All I Need Is A Good Book
My home resembles a library. I am a reader. Books control my life. Books line my shelves in every room. For a long time when I wanted to find a favorite book I found myself wandering from room to room searching the shelves. Finally I organized them by authors’ names. What a monumental job. It took days. Now poetry lives in one corner. Theatre holds forth in another. Fiction authors A through C are in the living room, along with most non-fiction. The rest of my fiction resides in a room dedicated solely to books. I cannot resist a good book. I buy books new. I buy books used. When I accidently purchase a book I already own, I pass it on to a friend. I read for pleasure. I read to learn. I read for the beauty of language.
Typically I kick-start my day with coffee and my current book. In the summer I work in my garden in the cool morning hours. In winter I head for my shop. When I take a break, it is with book in hand. Sometimes I read a page or two—sometimes soar through several chapters. I’m disciplined. I have rules. I don’t read at the dining table. One day while hovering over a page-turner, I discovered my plate was empty but I had no recollection of eating. Also I don’t read in bed. The first book I remember staying up all night to finish while lying in bed was “Gone with the Wind”. So I read in a chair and reserve my bed for sleep. Neither rule is ironclad. I have been known to falter and fail.
If I am not busy I often read a book a day. I read eclectically. Classical literature. Novels. History. Poetry. Physics. Art. Trash. I love it all. Therefore these last three weeks have been unusual. I actually quit reading. Cold turkey. By necessity, not by intention.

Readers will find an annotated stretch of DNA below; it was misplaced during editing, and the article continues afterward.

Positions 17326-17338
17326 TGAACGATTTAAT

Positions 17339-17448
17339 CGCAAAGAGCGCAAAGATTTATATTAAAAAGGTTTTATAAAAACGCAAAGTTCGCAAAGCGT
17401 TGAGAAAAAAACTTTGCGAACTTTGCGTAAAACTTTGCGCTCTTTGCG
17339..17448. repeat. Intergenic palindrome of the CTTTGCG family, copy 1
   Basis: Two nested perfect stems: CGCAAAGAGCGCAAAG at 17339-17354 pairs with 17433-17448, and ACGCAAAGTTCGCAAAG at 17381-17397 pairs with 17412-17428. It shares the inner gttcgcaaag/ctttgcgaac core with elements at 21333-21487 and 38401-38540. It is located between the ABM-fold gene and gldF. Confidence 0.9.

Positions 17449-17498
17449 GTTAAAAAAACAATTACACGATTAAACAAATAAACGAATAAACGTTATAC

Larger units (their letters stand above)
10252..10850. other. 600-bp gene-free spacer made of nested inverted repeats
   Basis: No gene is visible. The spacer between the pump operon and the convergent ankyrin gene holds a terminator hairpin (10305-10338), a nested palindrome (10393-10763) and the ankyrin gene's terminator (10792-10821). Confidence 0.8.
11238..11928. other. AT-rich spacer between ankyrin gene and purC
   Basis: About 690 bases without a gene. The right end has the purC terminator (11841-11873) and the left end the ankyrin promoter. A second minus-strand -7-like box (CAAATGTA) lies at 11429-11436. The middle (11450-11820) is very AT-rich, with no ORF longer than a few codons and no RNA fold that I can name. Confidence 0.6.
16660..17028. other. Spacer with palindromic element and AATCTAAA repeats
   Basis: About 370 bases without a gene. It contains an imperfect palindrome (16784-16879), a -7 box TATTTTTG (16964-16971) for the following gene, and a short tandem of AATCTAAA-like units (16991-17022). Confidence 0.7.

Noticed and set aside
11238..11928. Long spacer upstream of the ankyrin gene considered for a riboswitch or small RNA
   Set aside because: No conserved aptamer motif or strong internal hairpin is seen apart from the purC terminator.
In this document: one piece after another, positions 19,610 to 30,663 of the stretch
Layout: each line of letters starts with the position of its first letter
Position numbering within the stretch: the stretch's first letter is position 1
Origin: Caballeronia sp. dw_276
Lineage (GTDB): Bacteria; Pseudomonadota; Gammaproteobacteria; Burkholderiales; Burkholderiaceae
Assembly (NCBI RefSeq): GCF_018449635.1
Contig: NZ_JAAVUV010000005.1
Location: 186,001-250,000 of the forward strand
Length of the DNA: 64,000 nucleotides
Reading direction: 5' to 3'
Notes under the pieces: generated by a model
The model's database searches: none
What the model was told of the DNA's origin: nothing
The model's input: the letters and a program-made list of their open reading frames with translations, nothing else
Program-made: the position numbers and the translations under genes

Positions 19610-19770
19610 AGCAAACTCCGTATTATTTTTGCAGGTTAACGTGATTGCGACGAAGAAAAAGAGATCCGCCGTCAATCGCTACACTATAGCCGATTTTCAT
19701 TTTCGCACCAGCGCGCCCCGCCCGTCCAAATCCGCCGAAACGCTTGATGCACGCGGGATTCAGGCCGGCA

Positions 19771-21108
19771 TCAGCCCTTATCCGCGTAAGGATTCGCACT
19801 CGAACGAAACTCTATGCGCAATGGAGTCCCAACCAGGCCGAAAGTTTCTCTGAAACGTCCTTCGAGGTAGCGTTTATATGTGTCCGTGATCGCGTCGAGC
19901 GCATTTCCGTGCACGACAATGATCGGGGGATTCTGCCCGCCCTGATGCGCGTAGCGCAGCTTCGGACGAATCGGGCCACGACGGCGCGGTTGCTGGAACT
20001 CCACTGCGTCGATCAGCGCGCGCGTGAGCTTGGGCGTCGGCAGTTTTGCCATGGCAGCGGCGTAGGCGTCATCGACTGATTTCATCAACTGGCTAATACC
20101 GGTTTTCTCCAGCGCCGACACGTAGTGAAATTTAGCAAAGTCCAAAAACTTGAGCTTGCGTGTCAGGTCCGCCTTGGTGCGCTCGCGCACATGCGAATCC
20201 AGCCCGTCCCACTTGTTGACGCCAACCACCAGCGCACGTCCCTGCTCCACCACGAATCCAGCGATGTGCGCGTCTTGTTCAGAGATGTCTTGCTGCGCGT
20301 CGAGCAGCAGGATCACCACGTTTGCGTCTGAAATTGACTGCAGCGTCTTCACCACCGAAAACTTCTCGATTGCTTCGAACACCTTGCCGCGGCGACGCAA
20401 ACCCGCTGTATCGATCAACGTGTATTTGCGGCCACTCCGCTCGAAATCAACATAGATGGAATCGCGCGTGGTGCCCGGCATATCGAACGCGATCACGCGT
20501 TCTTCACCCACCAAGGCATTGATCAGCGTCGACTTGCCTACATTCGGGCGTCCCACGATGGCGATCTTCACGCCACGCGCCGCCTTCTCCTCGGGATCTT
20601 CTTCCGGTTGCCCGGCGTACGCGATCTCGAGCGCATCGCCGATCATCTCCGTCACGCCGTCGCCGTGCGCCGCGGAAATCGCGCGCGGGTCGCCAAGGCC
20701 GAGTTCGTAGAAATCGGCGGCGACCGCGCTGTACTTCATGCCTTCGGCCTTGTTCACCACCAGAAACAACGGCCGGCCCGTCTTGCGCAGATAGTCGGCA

Why did I quit reading? I simply over-scheduled my life. Not on purpose. I am a busy person. In these three weeks I had an opportunity to take a financial education workshop. A three-day class reunion immediately followed. Then company arrived on my doorstep. My garden suddenly burgeoned forth with bounty. Strawberries insisted on being picked daily. Raspberries ripened in time for me to take a batch to the reunion. I had a sudden opportunity to take a trip to Washington to visit my grandchildren. The day before I took off, I picked both red and black currants, Saskatoon berries and four more gallons of raspberries. I cleaned them all and bagged them for the freezer to await jelly making on my return. Work projects needed to be finished. So many things to do and I needed to do them all.
Everything seemed to happen at once. Each morning I prepared my to-do list for the day. Each evening I fell exhausted into bed, list unfinished, too tired to read. I pined for my books. The stack next to my reading chair accumulated a thick layer of dust. I a newly arrived box of four books, lingered over the titles, ran my hands over the covers and reluctantly added them to the pile of unread books on my footstool. I prepared a bag of books to take on my trip.
When I arrived at my son’s home in Issaquah I selected the book I most wanted to read next and set in on my bed table. But life is full. We crammed our days and nights with activities. Whenever I glanced at my book I broke into a cold sweat. No time to read. In my sleep I dreamed about reading. Four days later I still had not cracked the cover.
This morning I drove to Marysville to spend a couple days with my daughter and her family. When I walked in the door she hugged me and handed me “Heaven’s Prisoners”, a novel by James Lee Burke, a favorite author of ours. “I can’t start this. It’s a library book. I can’t take it with me. And I’ll only be her two days. How will I finish it?”
“Go ahead, start,” she tempted me. “You’ll not be able to put it down.” She pushed me into a chair. My hands shook. I caressed the cover. I lingered over the title page. I could no longer control myself. I read the first page, then the next and the next. And the next. Doomed. The End.
HDN: Looking out my back door
August 4, 2011